I heard World War 2 ended in year 2000.
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Re: Learn more kanji than 2000 joyo

Postby astaroth » Tue 04.28.2009 7:34 pm

NocturnalOcean wrote:I heard World War 2 ended in year 2000.

It's the same order of magnitude indeed. (And of course the speed of light is set to be equal to 1 ...)
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Re: Learn more kanji than 2000 joyo

Postby furrykef » Tue 04.28.2009 10:30 pm

10,000 years from now, whether WW2 ended in 1945 or in 2000 won't make that big a difference. :P

In fact, many people commit errors of at least that magnitude constantly when writing fiction set more than a couple hundred years ago, and it generally passes without comment. Mostly because most of us don't know better, of course, but still.

For the record, 2000 is 2.8% larger than 1945. Seems like a drop in the bucket to me, but I suppose some might consider that to be more than a tiny error.

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Re: Learn more kanji than 2000 joyo

Postby CajunCoder » Wed 04.29.2009 12:49 am

Measuring anything with numbers is a matter of relativity anyway. In the real world, you cannot measure anything "perfectly." Anyone familiar with science knows that "measurement" is merely a way of putting into perspective something much more complex (and sometimes, abstract), so that it can be understood more easily. There is always room for being "more accurate", of course, but generally, you settle for "accurate enough." In the context of the OP's original post, rounding the jouyou kanji list to 2000 doesn't really detract from the effectiveness of how he communicated his question, so it falls into the category of "accurate enough."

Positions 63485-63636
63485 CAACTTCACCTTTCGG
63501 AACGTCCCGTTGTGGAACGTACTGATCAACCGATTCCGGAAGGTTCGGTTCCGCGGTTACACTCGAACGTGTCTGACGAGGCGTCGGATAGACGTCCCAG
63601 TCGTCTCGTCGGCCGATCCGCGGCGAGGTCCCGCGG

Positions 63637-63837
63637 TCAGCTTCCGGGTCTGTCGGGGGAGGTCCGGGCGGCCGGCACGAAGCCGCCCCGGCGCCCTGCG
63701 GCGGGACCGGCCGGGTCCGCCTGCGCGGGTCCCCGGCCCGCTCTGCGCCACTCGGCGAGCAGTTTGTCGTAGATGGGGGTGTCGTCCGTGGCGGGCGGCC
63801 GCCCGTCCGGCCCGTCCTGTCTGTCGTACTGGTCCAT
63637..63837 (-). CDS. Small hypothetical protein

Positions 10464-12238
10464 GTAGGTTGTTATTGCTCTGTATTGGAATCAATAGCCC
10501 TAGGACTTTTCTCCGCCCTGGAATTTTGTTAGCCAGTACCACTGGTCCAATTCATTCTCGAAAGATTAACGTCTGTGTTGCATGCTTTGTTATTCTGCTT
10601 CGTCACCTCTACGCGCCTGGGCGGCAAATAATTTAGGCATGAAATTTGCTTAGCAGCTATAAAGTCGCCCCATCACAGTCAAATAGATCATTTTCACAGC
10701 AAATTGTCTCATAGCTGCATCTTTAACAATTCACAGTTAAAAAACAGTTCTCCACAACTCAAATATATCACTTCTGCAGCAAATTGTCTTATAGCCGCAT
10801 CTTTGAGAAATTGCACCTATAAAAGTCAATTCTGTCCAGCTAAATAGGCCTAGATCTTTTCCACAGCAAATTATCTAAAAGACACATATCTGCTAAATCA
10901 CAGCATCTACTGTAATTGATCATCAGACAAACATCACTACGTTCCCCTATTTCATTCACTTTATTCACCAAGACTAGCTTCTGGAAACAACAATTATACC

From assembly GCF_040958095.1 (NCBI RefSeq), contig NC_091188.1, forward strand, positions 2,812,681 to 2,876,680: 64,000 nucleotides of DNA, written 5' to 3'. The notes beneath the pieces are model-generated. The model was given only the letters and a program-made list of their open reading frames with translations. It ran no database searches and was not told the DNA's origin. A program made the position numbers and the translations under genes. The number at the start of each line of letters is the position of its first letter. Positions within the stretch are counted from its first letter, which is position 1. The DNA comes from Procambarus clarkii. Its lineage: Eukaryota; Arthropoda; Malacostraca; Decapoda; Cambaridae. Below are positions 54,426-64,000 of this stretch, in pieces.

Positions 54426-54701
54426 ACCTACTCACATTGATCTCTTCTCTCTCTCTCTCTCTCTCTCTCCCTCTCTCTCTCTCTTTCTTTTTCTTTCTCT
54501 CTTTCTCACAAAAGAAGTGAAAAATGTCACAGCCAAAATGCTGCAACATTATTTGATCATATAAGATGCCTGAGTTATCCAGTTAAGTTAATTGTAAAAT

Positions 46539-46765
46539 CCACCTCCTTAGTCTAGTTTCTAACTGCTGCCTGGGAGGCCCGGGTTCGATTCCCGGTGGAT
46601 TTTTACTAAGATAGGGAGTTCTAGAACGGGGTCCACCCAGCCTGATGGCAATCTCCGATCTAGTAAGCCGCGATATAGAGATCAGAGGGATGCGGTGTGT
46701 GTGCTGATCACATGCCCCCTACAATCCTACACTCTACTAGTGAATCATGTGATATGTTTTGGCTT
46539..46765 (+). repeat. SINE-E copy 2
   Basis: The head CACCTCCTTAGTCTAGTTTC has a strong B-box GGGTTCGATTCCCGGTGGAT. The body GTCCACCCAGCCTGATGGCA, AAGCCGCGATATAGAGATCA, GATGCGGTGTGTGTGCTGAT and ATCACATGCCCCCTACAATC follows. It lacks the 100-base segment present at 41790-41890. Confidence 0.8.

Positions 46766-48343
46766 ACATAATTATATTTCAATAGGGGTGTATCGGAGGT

Anything in language, however accurate or inaccurate, complex or simple, is meaningless when viewed without context :P
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Re: Learn more kanji than 2000 joyo

Postby nukemarine » Wed 04.29.2009 2:05 am

Plus to the topic at hand, some Jouyou are not used as frequently as some non-Jouyou kanji. Still, that you have a hyper literate culture that gives furigana in its youth literature helps train kanji recognition even though there's no formal method set-up.

Some (well, probably most) Japanese will claim not to be good at kanji (writing or recognition), but they probably can write and recognize even those "rare" kanji.
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Re: Learn more kanji than 2000 joyo

Postby Yudan Taiteki » Wed 04.29.2009 9:11 am

In my experience they cannot. (Most youths don't read anything anyway.) Highly educated people know a lot of kanji, average people don't know that many.

I certainly do not know all the kanji on the Jouyou list and I use Japanese every day for both my schoolwork and recreation. I would estimate my passive knowledge of the kanji on the Jouyou list at somewhere between 1300 and 1500; and I probably know another few hundred that aren't on the list. That works fine for me.
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Re: Learn more kanji than 2000 joyo

Postby furrykef » Wed 04.29.2009 12:51 pm

I think what nukemarine meant was that most native Japanese can easily read certain non-Jōyō kanji such as 誰.

I do have to wonder why that word is written in kanji so often, though, considering that similar words like どれ, あれ, それ, and これ are virtually always written in kana. I guess they'd left 誰 off the list to try to make the usage consistent with the other all-kana words, and it just didn't catch on?

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Re: Learn more kanji than 2000 joyo

Postby Yudan Taiteki » Wed 04.29.2009 5:22 pm

Well, I'll reiterate my advice that I put elsewhere -- it's not necessary to learn all the Jouyou kanji. By the time you get to the point where you know about 60-70% of the jouyou, you're going to be in a position where you can learn new kanji from reading things that are interesting to you and learning the kanji that appear in those things -- whether they are jouyou kanji or not. Some people may have the idea that they want to learn everything just in case, but the reality is that you're not going to remember characters that you never see, even if you learn them once. I have theoretically learned every Jouyou kanji, but as I said earlier, my actual knowledge of the list is probably somewhere in the 1300-1500 range, because the rest of them just don't show up, or show up often enough for me to bother.

It's not like the Jouyou list is "basic" and everything beyond that is extra; what would probably constitute a "basic" list is smaller than the Jouyou, and the "extra" would include some Jouyou and some non-Jouyou.